Friday, April 13, 2012

#606. Rio Bravo (1959)

Directed By: Howard Hawks

Starring: John Wayne, Dean Martin, Ricky Nelson

Tag line: "The fought back to back...No quarter given...No quarter asked...No way in...No way out...of Rio Bravo"

Trivia:  The last movie in which John Wayne wore the hat he had worn since Stagecoach

As I mentioned in my write-up of High Noon, director Howard Hawks was no fan of Fred Zinnemann’s award-winning western. Hawks decried High Noon as “phony”, and wondered why any self-respecting sheriff would scurry around town begging for help. 

Hawks turned High Noon over and over in his head, picking out the bits and pieces that annoyed him the most, and before long came up with a few ideas of how he would have handled the story. 

The result of all his second-guessing was Rio Bravo

John Chance (John Wayne), a Sheriff in Presidio County, Texas, has just arrested Joe Burdette (Claude Aikins) for the murder of an unarmed man, inciting the anger of Burdette’s brother, Nathan (John Russell), a wealthy and powerful landowner. To break Joe out of jail, Nathan Burdette hires a gang of outlaws and sends them riding into town fully-armed, thus putting Sheriff Chance in a difficult spot. 

You see, Chance must hold onto the prisoner for six days, at which time a U.S. Marshal will finally arrive to take him away. What's more, he has only two deputies to assist him; the usually-drunk Dude (Dean Martin) and a bad tempered old man they call Stumpy (Walter Brennan). Even with the addition of a young gunslinger named Colorado (Ricky Nelson), Chance knows he and his men have a tough six days ahead of them.

Rio Bravo boasts a number of thrilling gun battles, as well as a toe-tapping musical duet performed by Messrs. Nelson and Martin. But its the characters that make Rio Bravo such a great motion picture. A no-nonsense lawman, John Chance refuses to accept help from anyone unless it’s on his terms. It was a role tailor-made for John Wayne, and he’s terrific in the part.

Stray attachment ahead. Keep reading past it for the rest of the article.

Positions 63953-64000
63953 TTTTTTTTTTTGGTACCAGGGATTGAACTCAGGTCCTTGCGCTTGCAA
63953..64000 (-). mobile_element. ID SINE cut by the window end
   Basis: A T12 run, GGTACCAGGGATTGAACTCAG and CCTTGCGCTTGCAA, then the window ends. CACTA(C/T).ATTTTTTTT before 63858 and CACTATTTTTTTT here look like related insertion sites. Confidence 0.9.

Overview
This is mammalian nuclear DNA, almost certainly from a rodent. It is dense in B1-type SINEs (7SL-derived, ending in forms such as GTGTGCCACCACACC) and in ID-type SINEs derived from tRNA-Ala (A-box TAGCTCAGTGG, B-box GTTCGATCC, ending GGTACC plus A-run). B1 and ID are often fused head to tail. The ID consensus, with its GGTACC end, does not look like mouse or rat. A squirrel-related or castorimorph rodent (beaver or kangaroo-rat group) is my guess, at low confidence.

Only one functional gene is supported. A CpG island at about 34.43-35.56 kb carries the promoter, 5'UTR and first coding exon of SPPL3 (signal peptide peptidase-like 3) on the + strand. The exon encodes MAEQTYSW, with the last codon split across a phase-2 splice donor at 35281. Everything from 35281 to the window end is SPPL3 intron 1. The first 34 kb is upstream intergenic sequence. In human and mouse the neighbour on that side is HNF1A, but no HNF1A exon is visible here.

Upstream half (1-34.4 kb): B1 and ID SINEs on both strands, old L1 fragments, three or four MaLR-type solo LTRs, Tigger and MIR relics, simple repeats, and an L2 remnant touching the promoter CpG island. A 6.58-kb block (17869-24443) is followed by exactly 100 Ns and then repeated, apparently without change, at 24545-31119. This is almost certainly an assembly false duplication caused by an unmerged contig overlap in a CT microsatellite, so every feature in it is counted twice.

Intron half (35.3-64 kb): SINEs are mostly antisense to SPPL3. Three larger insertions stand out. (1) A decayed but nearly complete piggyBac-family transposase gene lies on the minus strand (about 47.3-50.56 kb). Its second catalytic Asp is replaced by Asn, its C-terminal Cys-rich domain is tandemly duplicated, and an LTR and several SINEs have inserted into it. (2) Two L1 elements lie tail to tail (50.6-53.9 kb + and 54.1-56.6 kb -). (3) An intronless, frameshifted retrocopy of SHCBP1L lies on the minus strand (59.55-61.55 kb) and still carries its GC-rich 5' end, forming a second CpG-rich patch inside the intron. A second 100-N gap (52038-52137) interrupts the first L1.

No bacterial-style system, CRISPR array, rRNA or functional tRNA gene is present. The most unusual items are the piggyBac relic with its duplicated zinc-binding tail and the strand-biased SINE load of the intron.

Yet as good as Wayne is, Rio Bravo belongs to Dean Martin. At the outset, Martin's Dude is the town drunk, the guy nobody pays attention to except to step over him on their way to the bar. With Chance's help, Dude gets back on his feet and becomes a sober, hard-working sidekick. When he and Chance chase the killer into a bar that's stacked high with Burdette’s men, it's Dude who takes control of the situation, to prove he can handle himself when things get dicey. Thanks to some sharp thinking and a quick draw, he doesn’t disappoint. If building strong western heroes was what Hawks set out to do, then he pulled it off in a big way. 

As for High Noon, I'm on record as being a fan of the film, and consider it a well-crafted morality tale. Now, I have another reason to like that movie: if it hadn’t been for High Noon, we wouldn’t have gotten Rio Bravo.

I’m glad Howard Hawks didn’t see things my way!


Robert M. Lindsey said...

My all-time favorite Western, and one of my all-time favorites.

DVD Infatuation said...

Robert: Thanks for stopping by, and for the comment.

I don't personally rank RIO BRAVO among my top-5 favorite westerns, but it's definitely high up there on the list.

Take care!

Anthony Lee Collins said...

The most hopeful thing I've read about The Avengers is that Roger Ebert compared it to Rio Bravo. I may need to see it after all, because that's high praise.

DVD Infatuation said...

Anthony: High praise indeed! Thanks for the comment.

Anonymous said...

Hey Dave, what are your top 5 fav westerns? Thinking of having our older sons watch the Clint Eastwood spaghetti westerns.

DVD Infatuation said...

Kelley: Thanks for stopping by!

My top-5 Westerns would be:

Once Upon a Time in the West
The Wild Bunch
The Searchers
The Good, The Bad and The Ugly

Extended to top-10, I would also add:

Rio Bravo
Pat Garrett and Billy the Kid
Winchester '73
Ride the High Country

With hon. mentions to two recent films, the Coen's remake of True Grit and the Aussie western, The Proposition

Also, my 2nd favorite film of all-time is McCabe & Mrs. Miller, which is technically a western as well, but a very atypical one.

And I think letting your sons watch Leone's spaghetti westerns is a great idea! There's not a bad film in the bunch!

Thanks again for stopping by, and for the comment!